Sunday, September 18, 2011

A Way Forward (The Reason for God part 4)

(I'm reading through Tim Keller's book "The Reason for God" and taking my small group through a DVD study based on the book. Over the next few weeks, I'll be blogging about the book, the study, and the discussions occurring in my group.).


If skeptics and believers often demand too much in the way of "proof" for God's existence, then are we stuck with relativism?  Are stuck with no way to evaluate what we believe?  Keller proposes a way forward that he calls "critical rationality."  He notes that even scientists evaluate data with the belief that they cannot come to a conclusion that is irresistible.  If, for example, there is a better way to explain the data that seems to support evolution, then the theory of evolution will need to be seriously overhauled or abandoned.

"Critical rationality" means that "there are some arguments that many or even most rational people will find convincing, even though there is no argument that will be persuasive to everyone regardless of viewpoint.  It assumes that some systems of belief are more reasonable than others, but that all arguments are rationally avoidable in the end...this doesn't mean we can't evaluate beliefs, only that we should not expect conclusive proof, and to demand it is unfair.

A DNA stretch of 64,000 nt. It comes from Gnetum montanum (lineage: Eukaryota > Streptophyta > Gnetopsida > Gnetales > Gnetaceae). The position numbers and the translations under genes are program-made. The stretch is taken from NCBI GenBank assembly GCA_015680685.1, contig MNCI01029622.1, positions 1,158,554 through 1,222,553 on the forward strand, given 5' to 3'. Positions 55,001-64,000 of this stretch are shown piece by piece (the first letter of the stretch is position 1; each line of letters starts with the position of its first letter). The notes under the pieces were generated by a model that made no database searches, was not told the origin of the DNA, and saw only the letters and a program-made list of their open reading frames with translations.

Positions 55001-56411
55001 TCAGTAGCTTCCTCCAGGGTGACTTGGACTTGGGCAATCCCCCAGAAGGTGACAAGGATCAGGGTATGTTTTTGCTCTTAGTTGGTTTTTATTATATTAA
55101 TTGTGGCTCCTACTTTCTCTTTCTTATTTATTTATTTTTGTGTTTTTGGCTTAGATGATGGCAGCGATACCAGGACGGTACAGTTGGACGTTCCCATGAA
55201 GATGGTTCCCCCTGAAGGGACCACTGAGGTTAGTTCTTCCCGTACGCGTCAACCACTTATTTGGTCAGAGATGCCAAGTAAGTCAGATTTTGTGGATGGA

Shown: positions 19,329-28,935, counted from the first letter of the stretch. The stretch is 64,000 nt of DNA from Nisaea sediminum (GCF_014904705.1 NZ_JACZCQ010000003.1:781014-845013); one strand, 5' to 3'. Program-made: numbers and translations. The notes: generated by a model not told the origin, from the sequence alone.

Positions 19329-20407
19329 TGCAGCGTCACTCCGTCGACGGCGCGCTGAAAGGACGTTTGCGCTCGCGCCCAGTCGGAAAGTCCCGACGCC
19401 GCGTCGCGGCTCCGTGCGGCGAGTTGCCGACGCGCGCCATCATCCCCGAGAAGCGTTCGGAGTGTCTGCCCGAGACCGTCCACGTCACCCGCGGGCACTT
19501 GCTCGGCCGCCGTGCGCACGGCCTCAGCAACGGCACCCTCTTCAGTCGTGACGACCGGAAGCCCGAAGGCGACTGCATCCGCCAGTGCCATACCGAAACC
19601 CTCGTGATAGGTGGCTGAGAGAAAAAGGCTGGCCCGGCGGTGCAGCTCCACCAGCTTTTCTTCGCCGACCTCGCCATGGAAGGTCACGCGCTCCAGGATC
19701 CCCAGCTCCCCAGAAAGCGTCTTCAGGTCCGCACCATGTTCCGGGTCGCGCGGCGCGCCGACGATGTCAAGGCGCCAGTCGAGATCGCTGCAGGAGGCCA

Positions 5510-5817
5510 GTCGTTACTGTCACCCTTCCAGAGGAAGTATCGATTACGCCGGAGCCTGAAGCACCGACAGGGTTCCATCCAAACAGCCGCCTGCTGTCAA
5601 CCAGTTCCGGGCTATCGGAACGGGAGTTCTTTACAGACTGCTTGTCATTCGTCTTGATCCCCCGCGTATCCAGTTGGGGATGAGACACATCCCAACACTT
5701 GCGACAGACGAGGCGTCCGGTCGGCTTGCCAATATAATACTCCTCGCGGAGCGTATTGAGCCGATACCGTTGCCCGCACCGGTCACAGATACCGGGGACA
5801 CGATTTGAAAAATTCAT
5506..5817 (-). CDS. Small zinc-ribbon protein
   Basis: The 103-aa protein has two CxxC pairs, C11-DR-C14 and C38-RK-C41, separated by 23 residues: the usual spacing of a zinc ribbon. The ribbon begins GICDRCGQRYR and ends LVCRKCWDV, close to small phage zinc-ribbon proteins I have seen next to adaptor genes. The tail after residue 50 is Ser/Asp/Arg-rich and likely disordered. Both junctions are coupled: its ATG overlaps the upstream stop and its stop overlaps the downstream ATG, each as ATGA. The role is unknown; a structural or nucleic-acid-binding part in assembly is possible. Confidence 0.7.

If a theory explains the data and events better than any other theory, then it is excepted, even though in the "strong rationalist" sense, it is not proved.

With this in mind, philosopher Richard Swineburne argues that belief in God can be tested and justified (though not proven) in the same way.   "The view that there is a God, he says, leads us to expect the things we observe-that there is a universe at all, that scientific laws operate within it, that it contains human beings with consciousness and with an indelible moral sense.  The theory that there is no God, he argues, does not lead us to expect any of these things."  Belief in God fits better with what we see and observe.

Keller notes that even though we can't prove our view of God, that doesn't mean that we can't evaluate the grounds for different religious beliefs and notice that some views, or even one view seems more reasonable than others.

What do you think of this approach to evaluating beliefs...does this seem like a corrective to the demand for airtight rationality on one hand, and absolute relativism on the other?

2 comments:

J at www.jellyjules.com said...

I'm going to disagree here...I don't think that a belief in God leads us to expect a universe to exist, scientific laws, or consciousness and morality. These things exist, whatever their cause, and there's no reason to think that God has anything whatsoever to do with it. If you're a believer, you can say that these things are due to God. But a non-believer can just as truthfully say that they are not due to God.

Brian said...

Hmmm...

As I look at things like consciousnes and morality in particular, they seem like odd pieces of "furniture" in a universe made up entirely of physical matter and resulting entirely from unguided physical processes. They seem odd and out of place in a world without God.

So I would counter that it is reasonable to think that God actually had something to do with these things.

Granted, you could still posit that God has nothing to do with these elements, but they seem more conguent in a world created by God.

C.S. Lewis once said that he believed in God in the same way that he believed in the sun, not because he could see it, but that by it, he could see everything else.

The existence of God, I think, offers a more reasonable explanation for the things we see.